3. @AliasName FWIW, in the social sciences and humanities, graduate students can (but not always) qualify for a master's degree by banging out the required classes and/or preparing a thesis or a report and/or passing qualifying exams. If such options are available to you, you could earn your masters and then consider your options (stay and continue on or go elsewhere and start again). If you get a master's where you currently are, you may have the opportunity to get LoRs from professors at your current institution. (This is to say you could have LoRs from professors who can write on your abili
  4. It may be worth your while to spend some time studying why quantitative methods are not in favor, especially among Americanists. (R. W. Fogel, The Slavery Debates, 1952-1990, a retrospective isn't too terrible a place to start.) I also urge you to consider the potential benefits and challenges of a "big data" approach to a discipline that straddles the boundaries between the social sciences and the humanities. You don't want to end up being the House of Klio's version of Miles Dyson. (Or maybe you do! What's the worst that could happen? 🙃)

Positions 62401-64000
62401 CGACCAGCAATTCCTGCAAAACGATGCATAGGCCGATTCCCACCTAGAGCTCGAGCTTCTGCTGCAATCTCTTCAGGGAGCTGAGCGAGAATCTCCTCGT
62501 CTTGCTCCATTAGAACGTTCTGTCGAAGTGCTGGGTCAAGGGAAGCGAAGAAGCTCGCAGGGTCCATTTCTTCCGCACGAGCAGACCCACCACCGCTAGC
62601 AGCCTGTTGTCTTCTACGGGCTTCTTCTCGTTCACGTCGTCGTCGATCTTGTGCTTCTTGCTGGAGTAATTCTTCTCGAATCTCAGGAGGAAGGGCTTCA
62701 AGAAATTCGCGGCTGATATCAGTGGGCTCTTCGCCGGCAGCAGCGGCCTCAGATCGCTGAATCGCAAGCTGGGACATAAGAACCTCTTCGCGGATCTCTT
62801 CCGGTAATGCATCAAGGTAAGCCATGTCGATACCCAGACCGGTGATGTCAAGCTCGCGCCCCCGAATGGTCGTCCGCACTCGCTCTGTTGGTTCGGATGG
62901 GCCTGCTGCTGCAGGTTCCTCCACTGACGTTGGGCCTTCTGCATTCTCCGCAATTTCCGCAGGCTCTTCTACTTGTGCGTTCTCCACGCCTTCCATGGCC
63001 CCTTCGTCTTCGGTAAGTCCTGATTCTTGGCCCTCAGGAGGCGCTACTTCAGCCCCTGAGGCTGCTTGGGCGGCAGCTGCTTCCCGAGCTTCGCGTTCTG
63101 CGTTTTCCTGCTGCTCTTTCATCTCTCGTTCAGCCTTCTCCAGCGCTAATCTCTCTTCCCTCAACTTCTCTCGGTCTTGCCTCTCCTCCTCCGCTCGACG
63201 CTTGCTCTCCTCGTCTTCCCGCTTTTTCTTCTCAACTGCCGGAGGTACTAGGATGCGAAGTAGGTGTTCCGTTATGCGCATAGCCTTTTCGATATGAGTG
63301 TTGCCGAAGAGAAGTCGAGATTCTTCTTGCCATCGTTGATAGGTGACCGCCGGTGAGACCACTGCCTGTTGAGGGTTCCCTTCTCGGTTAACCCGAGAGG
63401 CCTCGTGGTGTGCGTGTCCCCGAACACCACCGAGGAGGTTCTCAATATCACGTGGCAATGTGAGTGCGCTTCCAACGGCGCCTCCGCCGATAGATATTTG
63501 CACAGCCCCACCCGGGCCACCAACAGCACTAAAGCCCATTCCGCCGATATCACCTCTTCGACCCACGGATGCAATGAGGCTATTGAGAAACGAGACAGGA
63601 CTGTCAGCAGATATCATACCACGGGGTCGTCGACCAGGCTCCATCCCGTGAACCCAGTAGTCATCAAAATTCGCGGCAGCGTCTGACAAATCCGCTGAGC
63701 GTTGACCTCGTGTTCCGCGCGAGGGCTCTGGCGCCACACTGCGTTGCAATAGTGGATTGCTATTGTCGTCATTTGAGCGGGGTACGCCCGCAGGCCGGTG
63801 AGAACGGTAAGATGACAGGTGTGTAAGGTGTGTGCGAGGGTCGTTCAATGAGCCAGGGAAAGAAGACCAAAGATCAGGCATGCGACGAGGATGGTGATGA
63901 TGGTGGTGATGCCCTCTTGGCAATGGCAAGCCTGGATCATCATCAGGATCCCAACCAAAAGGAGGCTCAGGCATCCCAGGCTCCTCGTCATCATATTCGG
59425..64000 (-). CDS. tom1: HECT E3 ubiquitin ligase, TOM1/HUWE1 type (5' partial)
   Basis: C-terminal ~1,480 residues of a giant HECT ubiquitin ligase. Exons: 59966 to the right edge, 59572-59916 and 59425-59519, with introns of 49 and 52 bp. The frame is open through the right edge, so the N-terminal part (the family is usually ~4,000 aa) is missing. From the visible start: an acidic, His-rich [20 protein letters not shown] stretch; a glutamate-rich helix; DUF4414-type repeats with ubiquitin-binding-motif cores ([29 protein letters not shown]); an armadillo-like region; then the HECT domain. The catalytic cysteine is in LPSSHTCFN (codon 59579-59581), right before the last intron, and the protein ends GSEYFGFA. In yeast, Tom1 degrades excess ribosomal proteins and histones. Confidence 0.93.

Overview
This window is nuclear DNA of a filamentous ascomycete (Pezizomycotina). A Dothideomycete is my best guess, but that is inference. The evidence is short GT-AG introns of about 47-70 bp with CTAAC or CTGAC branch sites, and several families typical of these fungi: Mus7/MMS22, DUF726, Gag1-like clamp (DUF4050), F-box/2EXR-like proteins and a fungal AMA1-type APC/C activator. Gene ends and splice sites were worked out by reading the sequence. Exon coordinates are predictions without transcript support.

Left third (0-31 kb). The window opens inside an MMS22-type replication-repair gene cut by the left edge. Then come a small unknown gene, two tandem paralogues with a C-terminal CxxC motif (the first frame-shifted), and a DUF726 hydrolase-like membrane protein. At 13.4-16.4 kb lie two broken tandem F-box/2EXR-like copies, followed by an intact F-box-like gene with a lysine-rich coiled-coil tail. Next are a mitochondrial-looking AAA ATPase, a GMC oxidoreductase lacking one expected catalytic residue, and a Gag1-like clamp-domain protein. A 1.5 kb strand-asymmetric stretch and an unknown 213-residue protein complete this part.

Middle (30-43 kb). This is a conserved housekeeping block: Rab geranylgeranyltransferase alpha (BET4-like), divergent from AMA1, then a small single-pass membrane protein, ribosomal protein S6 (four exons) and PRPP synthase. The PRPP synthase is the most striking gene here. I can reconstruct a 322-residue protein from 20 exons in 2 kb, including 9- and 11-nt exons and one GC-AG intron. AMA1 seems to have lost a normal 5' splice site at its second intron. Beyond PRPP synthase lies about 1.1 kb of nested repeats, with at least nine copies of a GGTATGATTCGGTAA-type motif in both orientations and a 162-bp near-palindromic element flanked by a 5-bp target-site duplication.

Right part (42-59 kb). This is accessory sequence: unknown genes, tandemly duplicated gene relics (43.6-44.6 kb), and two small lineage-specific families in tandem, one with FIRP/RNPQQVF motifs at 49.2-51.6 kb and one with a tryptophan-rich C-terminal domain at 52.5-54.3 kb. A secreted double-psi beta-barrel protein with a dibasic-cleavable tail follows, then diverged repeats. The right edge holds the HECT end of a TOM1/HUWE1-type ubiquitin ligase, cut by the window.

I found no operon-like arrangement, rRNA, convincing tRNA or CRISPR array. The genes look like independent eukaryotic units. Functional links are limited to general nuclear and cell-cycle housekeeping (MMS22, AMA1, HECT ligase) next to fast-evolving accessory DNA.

5. FWIW, I satisfied my second language with statistics. Would you be interested in developing a stat-related skill set so you could crunch some data and make tables/charts/graphs for your research papers and (perhaps) your dissertation? Developing fluency in Spanish to the point where you could use it for both field and archival research is potentially ambitious, if not also perilous. If your primary area of specialization is going to be reproductive health, you could use a narrower approach as a graduate student then widen your reach (to include Spanish) down the line.